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RCN under fire from members over changes to indemnity scheme

The Royal College of Nursing was forced this week to defend a decision to withdraw its indemnity cover for nurses working in general practice.

RCN leaders came under repeated fire for the decision, which takes effect on January 1 next year, at Wednesday’s annual general meeting in London.

Indemnity cover pays for the costs of clinical negligence cases, and the decision will mean that clinical negligence costs will fall on employers, as they do elsewhere in the NHS.

At the moment GP practices will be covered by medical defence organisations. However those bodies are currently able to recover some costs from the RCN where an RCN member was at fault. The college is to change the terms of its indemnity scheme to stop that happening.

Stacey Hunter, RCN honorary treasurer, told the meeting that although there are only around 40 or 50 cases a year relating to nurses in general practice, the costs are “unacceptably” high, requiring the college to carry £5m in cash to cover litigation costs.

She said GP practices are legally required to have indemnity insurance to cover all employees. “Employers don’t have a choice, and we will be working hard for anyone whose employer doesn’t understand.”

Ms Hunter emphasised that the RCN valued its practice nurses, and added: “These costs should not be on your college – it’s about putting responsibility where it should be.”

But many RCN members were unconvinced. One speaker said it was an “own goal for the RCN,” warning that practice nurses could leave the college as a matter of principle.

Ursula Gallagher, regional member of the RCN London board, warned that passing the costs on to GP practices might cause some to limit the scope of the services they deliver. She added that the change could have knock-on effects for nurse-owned social enterprises providing NHS services.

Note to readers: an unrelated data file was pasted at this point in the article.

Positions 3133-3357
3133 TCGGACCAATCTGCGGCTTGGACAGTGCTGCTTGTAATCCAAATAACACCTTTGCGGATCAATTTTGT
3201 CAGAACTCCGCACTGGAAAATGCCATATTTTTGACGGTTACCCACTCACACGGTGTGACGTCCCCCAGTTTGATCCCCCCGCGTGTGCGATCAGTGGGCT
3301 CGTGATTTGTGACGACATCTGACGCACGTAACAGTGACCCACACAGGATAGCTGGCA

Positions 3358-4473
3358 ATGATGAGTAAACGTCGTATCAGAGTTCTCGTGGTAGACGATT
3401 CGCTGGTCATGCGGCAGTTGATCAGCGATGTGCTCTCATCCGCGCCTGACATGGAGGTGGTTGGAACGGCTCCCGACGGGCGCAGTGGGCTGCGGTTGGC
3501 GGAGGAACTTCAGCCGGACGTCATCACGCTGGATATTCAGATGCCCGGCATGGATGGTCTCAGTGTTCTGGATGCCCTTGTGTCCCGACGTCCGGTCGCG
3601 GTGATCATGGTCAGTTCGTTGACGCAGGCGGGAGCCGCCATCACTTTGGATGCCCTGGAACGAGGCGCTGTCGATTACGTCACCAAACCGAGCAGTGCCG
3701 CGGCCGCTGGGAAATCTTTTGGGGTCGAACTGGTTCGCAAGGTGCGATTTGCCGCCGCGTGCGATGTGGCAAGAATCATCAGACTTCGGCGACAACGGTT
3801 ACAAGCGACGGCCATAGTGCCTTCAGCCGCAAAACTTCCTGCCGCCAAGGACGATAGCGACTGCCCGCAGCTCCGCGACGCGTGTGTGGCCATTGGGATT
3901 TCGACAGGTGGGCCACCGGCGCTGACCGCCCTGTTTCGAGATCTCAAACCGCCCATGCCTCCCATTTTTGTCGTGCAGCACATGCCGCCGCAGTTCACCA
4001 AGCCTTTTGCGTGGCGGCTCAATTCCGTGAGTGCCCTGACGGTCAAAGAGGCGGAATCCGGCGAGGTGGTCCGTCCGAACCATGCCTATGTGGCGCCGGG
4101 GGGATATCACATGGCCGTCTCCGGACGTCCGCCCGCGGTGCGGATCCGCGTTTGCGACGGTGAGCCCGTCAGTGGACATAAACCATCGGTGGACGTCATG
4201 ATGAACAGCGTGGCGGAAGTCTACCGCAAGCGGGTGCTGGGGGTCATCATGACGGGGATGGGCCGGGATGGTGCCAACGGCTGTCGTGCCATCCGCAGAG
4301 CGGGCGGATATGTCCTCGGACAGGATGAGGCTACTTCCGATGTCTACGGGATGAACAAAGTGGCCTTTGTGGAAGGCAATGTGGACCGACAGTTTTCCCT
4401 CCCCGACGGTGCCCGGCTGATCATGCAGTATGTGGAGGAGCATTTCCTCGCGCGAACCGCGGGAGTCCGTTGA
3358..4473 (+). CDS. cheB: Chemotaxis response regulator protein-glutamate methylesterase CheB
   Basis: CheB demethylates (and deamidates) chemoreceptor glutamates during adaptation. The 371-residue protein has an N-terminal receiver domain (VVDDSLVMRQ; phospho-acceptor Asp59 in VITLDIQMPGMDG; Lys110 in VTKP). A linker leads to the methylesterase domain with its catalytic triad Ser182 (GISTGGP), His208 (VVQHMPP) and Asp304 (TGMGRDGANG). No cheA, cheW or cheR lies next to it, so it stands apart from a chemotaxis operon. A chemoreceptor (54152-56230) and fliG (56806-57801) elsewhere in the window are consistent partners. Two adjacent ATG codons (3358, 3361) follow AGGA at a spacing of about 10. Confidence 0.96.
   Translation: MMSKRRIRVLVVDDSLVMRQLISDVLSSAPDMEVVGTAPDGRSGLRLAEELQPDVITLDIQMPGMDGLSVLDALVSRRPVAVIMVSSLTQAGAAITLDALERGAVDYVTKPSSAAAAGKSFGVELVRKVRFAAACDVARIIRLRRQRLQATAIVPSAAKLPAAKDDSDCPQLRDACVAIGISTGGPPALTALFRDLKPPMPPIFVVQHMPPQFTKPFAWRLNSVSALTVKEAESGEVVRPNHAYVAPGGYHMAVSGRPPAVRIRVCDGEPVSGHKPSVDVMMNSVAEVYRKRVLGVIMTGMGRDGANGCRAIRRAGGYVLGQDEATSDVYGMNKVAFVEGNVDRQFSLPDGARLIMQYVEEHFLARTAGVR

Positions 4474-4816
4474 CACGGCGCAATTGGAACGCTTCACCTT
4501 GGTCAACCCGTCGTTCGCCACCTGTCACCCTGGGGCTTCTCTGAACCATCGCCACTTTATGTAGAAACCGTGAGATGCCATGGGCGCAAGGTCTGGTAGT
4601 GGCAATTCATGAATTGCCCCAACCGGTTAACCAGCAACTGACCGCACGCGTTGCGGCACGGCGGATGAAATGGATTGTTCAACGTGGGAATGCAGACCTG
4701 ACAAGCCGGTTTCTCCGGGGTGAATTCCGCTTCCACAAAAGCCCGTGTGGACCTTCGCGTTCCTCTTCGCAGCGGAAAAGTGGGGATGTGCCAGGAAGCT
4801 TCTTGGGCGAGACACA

General secretary Peter Carter accused GPs of “cost shunting” and pledged that “no nurse would be disadvantaged” by the new arrangements.

RCN president Andrea Spyropoulos said the only other option was to charge nurses working in general practice more for RCN membership. “I’m not going to ask nurses to cover medics. [GPs] don’t like it, but I don’t care.”

A spokesman for the British Medical Association, whose GP committe represents employers in general practice, would not comment on whether the change was positive, or whether the new financial liabilities would result in services being cut back.

He said: “The RCN let the BMA know they were making this change and we have acted accordingly. The BMA has advised GPs and their practice managers to check their practice’s insurance policy to make sure that their nurses are covered.”

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  • Why would practice nurses be leaving in droves on a point of principle? I don't understand. This just puts PN's in line with the rest of the profession where employers are legally responsible for vicarious liability.
    I would say GP's have had it to their financial advantage for a bit too long on this score.

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  • Not necessarily on a point of principle. There may be limitations depending on extended roles for PNs and the NMC recommends that Indemnity is in place. As for moving in droves - the CPHVA does provide indemnity insurance for all its members as part of their membership.

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  • I'm not sure why so many people think that the RCN insurance is so great. I work in the independent sector and many clients insist on me having the RCN insurance (the insurance is the only reason I stay with this lame organisation!) but in fact, the insurance doesn't even cover me for most of the things I do - I have my own indemnity insurance and it's far more comprehensive, even covering me in the United States.

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